Skylon Tower

Beez Neez now Chy Whella
Big Bear and Pepe Millard
Sun 15 May 2011 17:59
Skylon Tower





I had booked a table for eight o'clock last night, ordered a decorated slice of cake, with a plan to wait for a window seat and Bear to see his birthday at midnight overlooking the lit falls. The day had been covered in fog and Anthony at the hotel cancelled our table - postponing it for tonight - a good decision as indeed all we would have seen was a puff of white and very little else. I had been disappointed but as Bear knew none of this he was very happy to be here as part of his birthday tour of the area. The rain was falling thick and fast now, so a quick dash from the coach to the photography area to get the tourist photos above. This was our last stop of the day. By the time we got in freezing, wet and exhausted, our table for tonight was also postponed. I hope to get Bear to eat here tomorrow. Fingers crossed. The Skylon Tower is an observation tower that overlooks both the American Falls, Bridal Veil and the larger Horseshoe Falls, Ontario from the Canadian side of the Niagara River.



A tourist picture showing the tower with the Maid of the Mist below


History: Construction of the Skylon began in May 1964 and was officially opened on the 6th of October 1965 by New York Governor Nelson Rockefeller and Ontario Premier John Robarts. Costing $7 million at the time of its construction, the Skylon Tower was owned by a private partnership called Niagara International Centre, which was financed by the The Hershey Company shareholdings of Charles Richard Reese, former co-owner of the H. B. Reese Candy Company of Hershey, Pennsylvania. Canadian Pacific Hotels was hired to operate the tower restaurants and lounges. On the 1st of October 1975, CP purchased the tower from Mr. Reese and his partners for $11 million cash. The tower's summit features a verdigris-green copper roof similar to CP's other properties, including the Château Frontenac in Quebec City and the Banff Springs Hotel in Banff, Alberta. CP owned and operated the tower until 1986, when it was sold for $18 million cash to two local Niagara hotel owners, John Gruyich of Michael's Inn and George Yerich of the Holiday Inn. In 1988, George Yerich bought out John Gruyich's ownership share of the Skylon for $13 million cash, however Milicent Gruyich continues to own the land underneath the Skylon. Mr. Yerich's Skylon land lease will expire in 2064, at which time the Skylon Tower will revert back to total ownership by the heirs of Milicent Gruyich. While much redevelopment has taken place in the surrounding city, the Skylon Tower complex still retains much of its look and feel from the 1970’s and 80’s. However the property has recently been expanded to include a 3D/4D Theatre, two Starbucks franchises, other quick service franchises and a bridge connecting the complex with the newly completed Fallsview Casino. In August and September 2008 the roof of Skylon was restored to its original bright copper colour.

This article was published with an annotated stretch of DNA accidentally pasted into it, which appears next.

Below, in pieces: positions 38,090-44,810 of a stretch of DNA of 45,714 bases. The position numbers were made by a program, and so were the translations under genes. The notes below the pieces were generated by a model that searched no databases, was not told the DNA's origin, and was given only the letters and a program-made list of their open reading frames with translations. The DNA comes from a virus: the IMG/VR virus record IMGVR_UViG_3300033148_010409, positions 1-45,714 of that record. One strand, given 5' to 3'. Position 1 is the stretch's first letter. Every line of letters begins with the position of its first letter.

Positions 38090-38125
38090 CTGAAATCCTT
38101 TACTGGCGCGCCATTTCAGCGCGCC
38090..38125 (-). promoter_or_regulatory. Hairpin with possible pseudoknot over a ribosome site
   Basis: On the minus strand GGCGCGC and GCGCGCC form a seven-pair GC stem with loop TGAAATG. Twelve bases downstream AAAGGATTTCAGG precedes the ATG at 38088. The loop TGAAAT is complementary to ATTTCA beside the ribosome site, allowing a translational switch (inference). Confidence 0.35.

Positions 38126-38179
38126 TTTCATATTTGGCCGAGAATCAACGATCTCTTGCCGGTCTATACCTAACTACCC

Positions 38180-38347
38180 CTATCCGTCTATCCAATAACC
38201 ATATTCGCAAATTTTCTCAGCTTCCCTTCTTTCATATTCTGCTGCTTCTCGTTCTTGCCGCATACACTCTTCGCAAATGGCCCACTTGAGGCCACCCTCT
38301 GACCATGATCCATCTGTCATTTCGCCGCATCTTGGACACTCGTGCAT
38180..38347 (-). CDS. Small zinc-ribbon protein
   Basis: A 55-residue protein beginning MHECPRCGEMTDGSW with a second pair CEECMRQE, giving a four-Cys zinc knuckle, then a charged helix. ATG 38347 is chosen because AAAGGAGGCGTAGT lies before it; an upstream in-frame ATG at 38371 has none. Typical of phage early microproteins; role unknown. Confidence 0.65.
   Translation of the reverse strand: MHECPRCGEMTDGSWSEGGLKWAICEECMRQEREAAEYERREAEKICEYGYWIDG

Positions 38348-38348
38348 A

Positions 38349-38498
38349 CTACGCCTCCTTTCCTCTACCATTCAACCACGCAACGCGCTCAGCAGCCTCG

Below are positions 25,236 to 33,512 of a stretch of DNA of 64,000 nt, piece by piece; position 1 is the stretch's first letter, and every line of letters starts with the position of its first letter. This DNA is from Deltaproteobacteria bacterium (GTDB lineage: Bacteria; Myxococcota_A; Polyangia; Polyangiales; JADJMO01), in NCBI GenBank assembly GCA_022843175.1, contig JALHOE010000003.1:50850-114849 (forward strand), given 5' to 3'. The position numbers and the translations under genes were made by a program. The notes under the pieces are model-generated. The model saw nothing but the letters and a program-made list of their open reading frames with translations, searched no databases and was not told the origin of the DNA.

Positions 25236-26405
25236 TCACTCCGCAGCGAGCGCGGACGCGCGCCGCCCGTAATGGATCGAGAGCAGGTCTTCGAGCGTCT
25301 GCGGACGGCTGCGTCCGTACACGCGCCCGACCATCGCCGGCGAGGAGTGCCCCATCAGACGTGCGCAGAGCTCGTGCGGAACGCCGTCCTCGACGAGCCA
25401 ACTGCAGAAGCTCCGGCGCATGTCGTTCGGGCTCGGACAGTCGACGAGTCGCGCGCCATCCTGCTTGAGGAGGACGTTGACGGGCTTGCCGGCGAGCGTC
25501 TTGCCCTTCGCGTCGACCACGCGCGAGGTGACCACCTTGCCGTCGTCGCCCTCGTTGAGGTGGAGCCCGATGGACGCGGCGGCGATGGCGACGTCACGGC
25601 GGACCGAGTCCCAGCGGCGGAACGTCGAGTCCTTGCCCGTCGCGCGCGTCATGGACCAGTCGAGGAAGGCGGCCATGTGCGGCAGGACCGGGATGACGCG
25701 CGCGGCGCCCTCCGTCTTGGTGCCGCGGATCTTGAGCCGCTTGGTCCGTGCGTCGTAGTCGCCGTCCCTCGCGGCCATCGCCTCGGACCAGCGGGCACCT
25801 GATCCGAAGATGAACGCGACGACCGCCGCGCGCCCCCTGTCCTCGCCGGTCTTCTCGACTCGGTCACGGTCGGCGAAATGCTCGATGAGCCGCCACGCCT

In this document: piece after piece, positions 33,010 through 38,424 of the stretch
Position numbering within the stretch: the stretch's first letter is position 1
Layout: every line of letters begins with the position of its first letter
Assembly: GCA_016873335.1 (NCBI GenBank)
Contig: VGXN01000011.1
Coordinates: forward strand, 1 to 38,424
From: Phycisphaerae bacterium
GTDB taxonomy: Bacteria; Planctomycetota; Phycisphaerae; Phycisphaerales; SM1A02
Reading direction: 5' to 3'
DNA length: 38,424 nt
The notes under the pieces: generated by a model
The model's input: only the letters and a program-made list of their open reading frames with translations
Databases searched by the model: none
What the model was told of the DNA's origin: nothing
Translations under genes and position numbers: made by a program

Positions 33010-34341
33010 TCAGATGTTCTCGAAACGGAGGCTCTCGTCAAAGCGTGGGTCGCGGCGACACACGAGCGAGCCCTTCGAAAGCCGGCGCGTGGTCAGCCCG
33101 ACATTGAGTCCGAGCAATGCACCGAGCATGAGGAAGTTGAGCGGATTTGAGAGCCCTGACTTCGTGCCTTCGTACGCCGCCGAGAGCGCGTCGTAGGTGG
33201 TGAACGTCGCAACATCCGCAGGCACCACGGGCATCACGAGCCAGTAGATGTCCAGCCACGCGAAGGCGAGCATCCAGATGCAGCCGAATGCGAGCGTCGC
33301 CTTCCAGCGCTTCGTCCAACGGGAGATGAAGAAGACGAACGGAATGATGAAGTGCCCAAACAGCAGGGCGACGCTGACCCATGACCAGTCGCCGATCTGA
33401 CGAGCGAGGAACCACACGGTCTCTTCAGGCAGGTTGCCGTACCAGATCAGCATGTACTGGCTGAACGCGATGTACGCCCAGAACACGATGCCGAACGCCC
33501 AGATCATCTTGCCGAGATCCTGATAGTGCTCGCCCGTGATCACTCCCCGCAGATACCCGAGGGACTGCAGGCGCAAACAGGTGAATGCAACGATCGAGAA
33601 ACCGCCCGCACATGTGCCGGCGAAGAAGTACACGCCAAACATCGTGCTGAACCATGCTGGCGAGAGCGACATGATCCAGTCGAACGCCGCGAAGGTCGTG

Our views from the lift on this cold and rainy day



Features: Standing at 520 feet from street level and 775 feet from the bottom of the falls, the tower required approval from both Canadian and United States air transport authorities, due to its proximity to the international boundary. It was the second tower to be built using the slipform method, in which concrete is continually poured into a form moving slowly up the tower. It was built by Pigott Construction of Hamilton, Ontario. The same methods were also used to build the Inco Superstack in Sudbury, and the CN Tower in Toronto.



The postcard picture above shows our hotel second from the left. The tower features three outside mounted "Yellow Bug" elevators. At the time of their construction they were the first such elevators in Canada. They were designed, engineered and maintained by a division of the Otis Elevator Company from Hamilton, Ontario and can carry passengers to the top of the tower in 52 seconds. Unlike conventional elevators that are guided by side rails, the Skylon elevators operate with a guide rail on the backside only. Special equipment is employed to prevent the cables from becoming tangled in the wind or impeded by snow and ice in the winter. A curtain wall on the outside of the tower behind each elevator protects the counterweight and traveling cables from the elements.



The tower has two restaurants at its top, the lower Revolving Dining Room and the upper Summit Suite Buffet. The Revolving Dining Room seats 276 people and revolves once every hour by resting on a circular rail that is propelled by a 3 horsepower (2.2 kW) motor. An observation deck sits at the tower's summit, we managed about twenty seconds out there as the wind howled through the exposed fence, taking our breath away. The base of the tower features a number of gift shops, fast food restaurants and a large amusement arcade. A floor for conventions is also available, but has been seldom utilized in recent years. The Skylon Tower is seen in Superman II. It is also used as a police lookout in the 1979 film Search and Destroy starring Perry King and George Kennedy.